Alright, I’ll confess I do use some coupons. Mainly at our Superstore because the hang them right beside the item that I normally buy. It’s rather like the store leaving free money on the shelves. Yes, I would like an extra $0.40 off my coffee today!

Other than that the only coupon I use if the one on the cover of the Superstore flier on our major shopping trip each month. It’s usually like save $30 if you spend $250, or get a $25 gift card or get $25 in free gas if you spend $200. I typically only use them when I know I’m going to be spending that much.

Other than that most of them are a waste. I don’t buy the product in the first place, so why do I care if you are going to give me $1 something I don’t use.


I wonder at the “combine coupons” tip I read in some other articles… every coupon I’ve ever looked at has said “not to be used with any other offer” or something like that. I guess Canadians get the short end of the stick again 😛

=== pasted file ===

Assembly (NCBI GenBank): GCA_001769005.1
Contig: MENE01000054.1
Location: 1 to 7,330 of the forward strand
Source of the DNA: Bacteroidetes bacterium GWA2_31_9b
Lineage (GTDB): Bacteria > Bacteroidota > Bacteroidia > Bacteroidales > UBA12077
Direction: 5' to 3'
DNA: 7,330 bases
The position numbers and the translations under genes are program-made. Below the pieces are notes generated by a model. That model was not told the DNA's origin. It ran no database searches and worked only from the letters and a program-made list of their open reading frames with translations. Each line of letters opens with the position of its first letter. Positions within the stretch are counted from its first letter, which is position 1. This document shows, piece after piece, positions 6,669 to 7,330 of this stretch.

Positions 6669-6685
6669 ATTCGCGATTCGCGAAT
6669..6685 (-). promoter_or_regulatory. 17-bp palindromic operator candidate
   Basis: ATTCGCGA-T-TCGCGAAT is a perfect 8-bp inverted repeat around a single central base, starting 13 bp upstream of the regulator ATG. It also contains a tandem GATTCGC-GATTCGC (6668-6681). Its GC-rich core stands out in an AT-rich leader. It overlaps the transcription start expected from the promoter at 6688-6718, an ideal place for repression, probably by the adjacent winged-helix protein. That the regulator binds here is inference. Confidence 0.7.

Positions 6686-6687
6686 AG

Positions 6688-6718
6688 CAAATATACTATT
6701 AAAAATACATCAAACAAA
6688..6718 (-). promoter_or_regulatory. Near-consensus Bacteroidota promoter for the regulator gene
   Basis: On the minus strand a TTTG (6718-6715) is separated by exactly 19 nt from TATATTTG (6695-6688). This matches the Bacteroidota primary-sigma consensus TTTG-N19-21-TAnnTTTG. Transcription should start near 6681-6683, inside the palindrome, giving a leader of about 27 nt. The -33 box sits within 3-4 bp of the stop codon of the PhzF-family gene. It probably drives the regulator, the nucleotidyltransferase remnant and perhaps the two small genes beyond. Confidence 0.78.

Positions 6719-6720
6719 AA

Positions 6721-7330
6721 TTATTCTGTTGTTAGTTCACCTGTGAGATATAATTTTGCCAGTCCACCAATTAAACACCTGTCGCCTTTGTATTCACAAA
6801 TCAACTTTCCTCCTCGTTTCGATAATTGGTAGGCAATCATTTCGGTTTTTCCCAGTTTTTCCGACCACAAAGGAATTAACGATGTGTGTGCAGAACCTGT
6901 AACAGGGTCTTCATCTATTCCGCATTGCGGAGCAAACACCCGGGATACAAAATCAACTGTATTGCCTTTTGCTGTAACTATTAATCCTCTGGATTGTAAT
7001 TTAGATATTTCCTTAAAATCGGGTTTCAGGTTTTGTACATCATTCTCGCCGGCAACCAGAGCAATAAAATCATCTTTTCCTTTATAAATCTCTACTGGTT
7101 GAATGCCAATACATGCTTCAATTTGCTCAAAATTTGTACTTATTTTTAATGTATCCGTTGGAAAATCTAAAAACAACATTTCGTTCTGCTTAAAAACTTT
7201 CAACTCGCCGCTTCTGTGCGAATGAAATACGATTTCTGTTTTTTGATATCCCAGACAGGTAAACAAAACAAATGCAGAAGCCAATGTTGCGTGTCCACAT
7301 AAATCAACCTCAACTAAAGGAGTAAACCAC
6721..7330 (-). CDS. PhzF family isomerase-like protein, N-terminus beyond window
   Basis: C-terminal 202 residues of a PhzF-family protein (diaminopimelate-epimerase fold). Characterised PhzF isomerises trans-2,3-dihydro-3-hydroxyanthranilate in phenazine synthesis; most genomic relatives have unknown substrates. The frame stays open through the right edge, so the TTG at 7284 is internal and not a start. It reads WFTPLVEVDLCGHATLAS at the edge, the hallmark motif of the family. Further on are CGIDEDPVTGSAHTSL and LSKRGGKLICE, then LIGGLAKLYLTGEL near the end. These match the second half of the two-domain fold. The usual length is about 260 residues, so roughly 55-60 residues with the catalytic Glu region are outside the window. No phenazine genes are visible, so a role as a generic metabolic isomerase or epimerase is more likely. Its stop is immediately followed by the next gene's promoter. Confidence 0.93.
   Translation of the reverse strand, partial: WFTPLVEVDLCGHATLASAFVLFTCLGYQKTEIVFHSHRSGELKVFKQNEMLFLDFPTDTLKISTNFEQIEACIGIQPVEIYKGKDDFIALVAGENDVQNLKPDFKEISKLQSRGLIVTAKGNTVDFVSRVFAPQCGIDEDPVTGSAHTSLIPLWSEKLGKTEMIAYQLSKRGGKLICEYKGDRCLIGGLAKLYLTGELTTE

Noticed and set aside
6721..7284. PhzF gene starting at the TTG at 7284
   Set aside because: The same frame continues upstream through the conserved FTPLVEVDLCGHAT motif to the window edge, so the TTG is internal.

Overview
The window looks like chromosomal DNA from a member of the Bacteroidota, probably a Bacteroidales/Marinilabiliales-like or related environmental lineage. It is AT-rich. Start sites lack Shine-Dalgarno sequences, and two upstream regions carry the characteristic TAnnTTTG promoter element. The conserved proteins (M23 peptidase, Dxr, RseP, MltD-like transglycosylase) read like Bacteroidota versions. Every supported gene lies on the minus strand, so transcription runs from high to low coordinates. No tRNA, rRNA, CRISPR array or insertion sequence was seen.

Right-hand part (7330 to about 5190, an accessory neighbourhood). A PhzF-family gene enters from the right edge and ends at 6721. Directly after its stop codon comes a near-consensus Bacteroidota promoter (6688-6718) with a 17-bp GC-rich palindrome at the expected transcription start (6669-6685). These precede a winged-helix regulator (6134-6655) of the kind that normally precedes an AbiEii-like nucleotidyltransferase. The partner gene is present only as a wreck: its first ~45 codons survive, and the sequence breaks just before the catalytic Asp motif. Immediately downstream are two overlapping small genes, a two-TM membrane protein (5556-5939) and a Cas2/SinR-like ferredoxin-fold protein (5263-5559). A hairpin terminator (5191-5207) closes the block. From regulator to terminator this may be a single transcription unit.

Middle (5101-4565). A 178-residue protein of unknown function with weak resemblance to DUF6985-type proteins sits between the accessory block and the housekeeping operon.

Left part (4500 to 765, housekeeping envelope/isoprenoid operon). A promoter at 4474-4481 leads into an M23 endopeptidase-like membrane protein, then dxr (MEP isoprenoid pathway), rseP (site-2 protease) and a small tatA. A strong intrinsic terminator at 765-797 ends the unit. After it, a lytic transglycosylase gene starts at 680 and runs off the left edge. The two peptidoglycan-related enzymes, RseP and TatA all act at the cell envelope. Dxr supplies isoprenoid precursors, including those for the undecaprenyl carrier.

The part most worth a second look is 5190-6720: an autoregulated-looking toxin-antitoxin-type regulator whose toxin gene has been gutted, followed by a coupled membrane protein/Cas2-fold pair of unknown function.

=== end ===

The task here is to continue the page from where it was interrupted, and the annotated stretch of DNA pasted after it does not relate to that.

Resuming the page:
Also, I do the large majority of my grocery shopping in the produce aisle (and then only for what I didn’t get at the farmer’s market) and who makes coupons for that??

Another coupon avoider here. Like Elaine, I mostly shop the produce aisle and farmers markets and no one has ever shown me a coupon for money off cauliflowers.
Those “CVS haul” photos that some bloggers post always make me a little twitchy- “32 packs of gum, 5 boxes of cereal and 8 tubes of hand lotion for only $1.60!” Who uses all that?
And don’t get me started on rebates- I spent the first 25 years of my life in the UK and I don’t think I saw a single rebate- but now… just put the damn thing on sale already.

Am I just completely out of the loop in never getting coupons anywhere? There used to be acres of them falling out of the Sunday paper when I lived in NY, but I never see them now.

I’ve never been a coupon person – being obnoxious yuppie/hippie types we prefer farmers markets and co-ops. Most of our groceries is the fresh stuff anyway, because L loves to cook. I do however go nuts (in the “back the car up to the door” sense) when my favourite personal care products go on sale at the local shoppers drug mart.